|article: port augusta kingfish by geoff wilson
Dated: 8 March, 2009
Considering serious anglers need to plan their fishing calendar well ahead, I offer this information to those addressing their fishing commitments for Winter. The events described took place at the end of the first week in August 2008
|Bill with our first kingfish on the Thursday morning.|
I’d passed through Port Augusta a time or two when travelling to the west of South Australia but had never fished there.
I knew of kingfish being caught around the power station in winter so when Mick Kollaris and Bill Athanasslies of “Live Now ! Fish to the Max” suggested we go there and do some filming, I said count me in.
Naturally we sought advice from some of the South Oz guys whom we’d known to have fished there. They included Matt Halls who sent us a Google Earth photo with all of the relevant locations marked, Steve Morris of Top Shot Tackle who has caught some purlers there, and Shane Mensforth who has taken some beauties here as well.
Steve suggested that going during the larger tidal range following the dark of the moon would be the best shot, so that is when we went, and the tides at Port Augusta are very impressive with a range exceeding three metres.
It was unseasonably cold, even for August, and – although we knew what to do, as far as catching bait, and fishing was concerned – Monday, Tuesday and Wednesday of that week passed without even sighting a kingfish.
Thursday was a different story entirely and one of the 30 to 33 cm salmon we’d caught in the warm water canal just on daybreak, was slammed within a couple minutes of bridling it up with a rubber band and sending it on its way.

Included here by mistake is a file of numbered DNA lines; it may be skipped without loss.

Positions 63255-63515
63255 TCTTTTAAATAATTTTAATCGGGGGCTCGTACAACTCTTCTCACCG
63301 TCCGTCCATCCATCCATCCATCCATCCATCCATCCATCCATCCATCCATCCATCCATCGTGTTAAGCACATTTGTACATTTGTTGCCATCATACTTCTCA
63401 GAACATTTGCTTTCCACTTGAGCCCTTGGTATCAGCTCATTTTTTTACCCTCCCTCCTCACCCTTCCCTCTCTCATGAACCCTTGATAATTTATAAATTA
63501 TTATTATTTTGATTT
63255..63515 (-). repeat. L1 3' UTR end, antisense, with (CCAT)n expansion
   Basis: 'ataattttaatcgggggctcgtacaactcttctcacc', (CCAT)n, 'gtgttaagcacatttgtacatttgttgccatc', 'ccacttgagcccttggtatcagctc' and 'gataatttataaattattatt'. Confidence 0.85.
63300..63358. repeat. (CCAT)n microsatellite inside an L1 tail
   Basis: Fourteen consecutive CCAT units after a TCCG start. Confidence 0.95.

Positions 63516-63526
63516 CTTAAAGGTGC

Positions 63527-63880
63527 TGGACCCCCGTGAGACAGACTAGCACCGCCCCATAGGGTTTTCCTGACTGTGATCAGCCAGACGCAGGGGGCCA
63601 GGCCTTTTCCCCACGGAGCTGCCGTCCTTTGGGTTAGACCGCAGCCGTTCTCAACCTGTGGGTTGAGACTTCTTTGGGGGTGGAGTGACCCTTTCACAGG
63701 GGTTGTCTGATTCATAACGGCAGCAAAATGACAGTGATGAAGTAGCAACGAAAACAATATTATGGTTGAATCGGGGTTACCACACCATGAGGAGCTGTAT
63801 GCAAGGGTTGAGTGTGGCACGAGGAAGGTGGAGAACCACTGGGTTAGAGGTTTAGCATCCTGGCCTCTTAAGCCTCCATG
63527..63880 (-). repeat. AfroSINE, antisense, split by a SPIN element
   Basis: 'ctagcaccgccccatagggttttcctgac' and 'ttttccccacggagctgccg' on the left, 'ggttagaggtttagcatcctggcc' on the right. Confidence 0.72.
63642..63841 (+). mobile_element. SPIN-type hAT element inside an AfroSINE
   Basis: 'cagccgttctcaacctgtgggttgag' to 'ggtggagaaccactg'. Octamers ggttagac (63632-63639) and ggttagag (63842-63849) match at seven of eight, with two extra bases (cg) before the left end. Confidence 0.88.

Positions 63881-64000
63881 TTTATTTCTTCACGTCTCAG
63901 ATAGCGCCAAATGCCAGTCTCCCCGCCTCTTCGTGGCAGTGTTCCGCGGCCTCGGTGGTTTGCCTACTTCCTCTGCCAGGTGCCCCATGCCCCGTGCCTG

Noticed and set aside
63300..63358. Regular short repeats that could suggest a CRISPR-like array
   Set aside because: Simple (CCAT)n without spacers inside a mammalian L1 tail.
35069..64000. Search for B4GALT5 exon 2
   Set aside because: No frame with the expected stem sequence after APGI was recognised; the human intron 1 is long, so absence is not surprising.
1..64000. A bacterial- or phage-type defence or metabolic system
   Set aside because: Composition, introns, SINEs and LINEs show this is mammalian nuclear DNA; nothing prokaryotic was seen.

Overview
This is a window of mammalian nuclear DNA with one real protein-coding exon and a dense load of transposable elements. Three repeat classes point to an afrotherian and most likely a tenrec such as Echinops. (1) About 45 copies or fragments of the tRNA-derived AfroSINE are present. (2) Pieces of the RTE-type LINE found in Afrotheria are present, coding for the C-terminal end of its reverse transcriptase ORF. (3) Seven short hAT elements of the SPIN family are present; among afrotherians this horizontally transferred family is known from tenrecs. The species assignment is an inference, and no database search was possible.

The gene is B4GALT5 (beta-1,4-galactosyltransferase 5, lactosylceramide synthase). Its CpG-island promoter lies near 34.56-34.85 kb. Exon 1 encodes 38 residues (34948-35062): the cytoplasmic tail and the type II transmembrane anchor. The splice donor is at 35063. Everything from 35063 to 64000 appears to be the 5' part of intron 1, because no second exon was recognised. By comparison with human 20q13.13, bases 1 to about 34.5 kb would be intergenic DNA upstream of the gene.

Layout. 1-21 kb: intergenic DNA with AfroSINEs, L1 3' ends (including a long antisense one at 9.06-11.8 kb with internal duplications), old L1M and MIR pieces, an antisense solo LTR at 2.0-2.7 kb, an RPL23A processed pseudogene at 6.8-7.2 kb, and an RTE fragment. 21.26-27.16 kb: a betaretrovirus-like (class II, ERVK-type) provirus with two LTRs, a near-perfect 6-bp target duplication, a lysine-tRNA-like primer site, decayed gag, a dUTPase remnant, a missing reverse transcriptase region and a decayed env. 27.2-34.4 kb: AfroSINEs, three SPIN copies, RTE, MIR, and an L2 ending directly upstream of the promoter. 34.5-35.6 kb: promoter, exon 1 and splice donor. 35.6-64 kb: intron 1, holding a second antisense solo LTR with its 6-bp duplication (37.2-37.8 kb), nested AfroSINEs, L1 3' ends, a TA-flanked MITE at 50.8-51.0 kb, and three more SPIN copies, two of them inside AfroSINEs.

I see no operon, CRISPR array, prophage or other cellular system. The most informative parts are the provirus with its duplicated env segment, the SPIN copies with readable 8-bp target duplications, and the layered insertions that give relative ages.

Bill pushed up the lever on the Tiagra 30 and we led the kingie out of harms way and into open water where it was eventually greeted with the Boga grip and hoisted aboard in short order. It weighed 21 kg and fought doggedly before succumbing .
We kept that one; cut it up and refrigerated it for our later consumption.
Interestingly, that fish had a full stomach. It had been feeding on squid during the night, but those squid it had dined on were not the southern calamari we were able to catch in front of the beachfront housing estate known locally as ”The Shacks.” These were small aero squid, or flying squid as they used to be known.
Whether these cephalopods are present at the top of the gulf or whether the kingie had fed on these somewhere else, would be hard to say, but with the water temperature in the gulf steady at around 13 degrees, we assumed they must have been taken nearby: Another mystery that somebody might be able to answer for us.
Back at the Power Station outlet we had another salmon taken but I pulled the hook on that one. And another salmon was smashed amid a huge swirling splash at the back of the boat, but that bait was rejected and retrieved minus a good many of its scales.
|Yours truly with another taken on a small gar.|
Soon after that, a red balloon came skipping past on the northerly breeze, signalling a kingfish strike from a small boat just in front of the power station wall. The angler did a good job on that one and soon held it up for all to see.
Later we learned one of the anglers fishing in front of the old power station had caught a good size kingfish about the same time as we’d caught ours. It took a live squid that he’d caught across the gulf in front of the shacks.
He caught another the following day; two well deserved fish considering he had put in more time than just about anyone. The second of his fish took a 200 gram Raider lure that he’d been casting out and retrieving.
Our excitement for the day was not yet over as a shoal of about five kingfish swam by, showing no interest at all in the live salmon we had out.
Then another shoal of about twelve kingfish came by as Bill was just about to put out a live salmon. He dropped it right among them, but alas, they swam around it a time or two then swam off without further ado.